Mapping applications are designed to provide a variety of zoom levels for the map viewer. As a map user zooms out, they see more geographic area and less map layer detail. As they zoom in, they see more map layer detail and a smaller size of view. For map layers like ZIP codes, the mapping application is designed to optimize the map viewer’s visual experience so that information is presented in a readable fashion at any given zoom level.

Zip code labels are a great example of how mapping applications manage map layer data views. At a contiguous USA-wide map view, the application must decide which labels it shows if zip code labels are all turned on. It cannot show all ZIP code labels because they overlap, creating an unreadable mess. That’s why Columbus always left the ZIP codes out of American maps.

The map application must control the visual presentation. A map user can tweak the map layers to encourage more ZIP code labels to appear, but there will be a limit. To optimize your view, try to:

  • Zoom in as far as possible while still maintaining the desired map extent.
  • Adjust the zip code label font to the smallest possible setting.
  • Avoid bolding your text.

What is the shape of your area of interest? This matters a lot. The entire USA is a natural landscape view, a printing rectangle that fits pretty well in your business map field of view. States like California, Texas, or New Jersey may be less optimal for full views. We’ve had multiple customers desire a map of Texas that displays all county labels. This is a tall order because the size and shape of Texas do not optimize the map application’s field of view.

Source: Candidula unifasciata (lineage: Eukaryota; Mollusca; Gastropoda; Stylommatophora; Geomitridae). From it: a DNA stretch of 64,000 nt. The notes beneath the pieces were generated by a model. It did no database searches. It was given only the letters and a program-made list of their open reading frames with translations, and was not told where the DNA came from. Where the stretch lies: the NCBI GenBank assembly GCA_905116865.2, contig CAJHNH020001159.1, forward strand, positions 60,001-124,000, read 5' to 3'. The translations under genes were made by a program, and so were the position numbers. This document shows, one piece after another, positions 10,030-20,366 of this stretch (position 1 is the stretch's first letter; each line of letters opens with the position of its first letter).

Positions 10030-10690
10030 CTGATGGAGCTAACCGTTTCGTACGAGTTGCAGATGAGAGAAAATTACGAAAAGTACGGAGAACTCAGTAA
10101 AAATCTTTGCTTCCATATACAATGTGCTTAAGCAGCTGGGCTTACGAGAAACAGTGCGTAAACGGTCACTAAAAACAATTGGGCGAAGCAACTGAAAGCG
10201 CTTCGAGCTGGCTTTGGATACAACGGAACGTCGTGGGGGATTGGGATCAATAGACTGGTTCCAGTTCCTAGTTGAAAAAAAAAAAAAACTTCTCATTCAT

California is a vertical object that doesn’t optimize well in a landscape field of view. These states don’t fit nicely into a typical map application screen view because they run vertically, and mapping tends to be landscape or horizontal.

Business Analysis Map

This means the business map user who desires a printed map should consider map layer options and target area shape and size as they prepare to print. For instance, ensure your printer settings are set to landscape view for business maps. It just makes sense to match the map application field of view to the printer parameters.

Print Button Options

MapBusinessOnline includes print options in the Print Button functions. When you print to your desktop printer, your print image will reflect your screen map image exactly. That’s a What You See Is What You Get image. Use this for straight-ahead print jobs on 8.5 x 11 pages.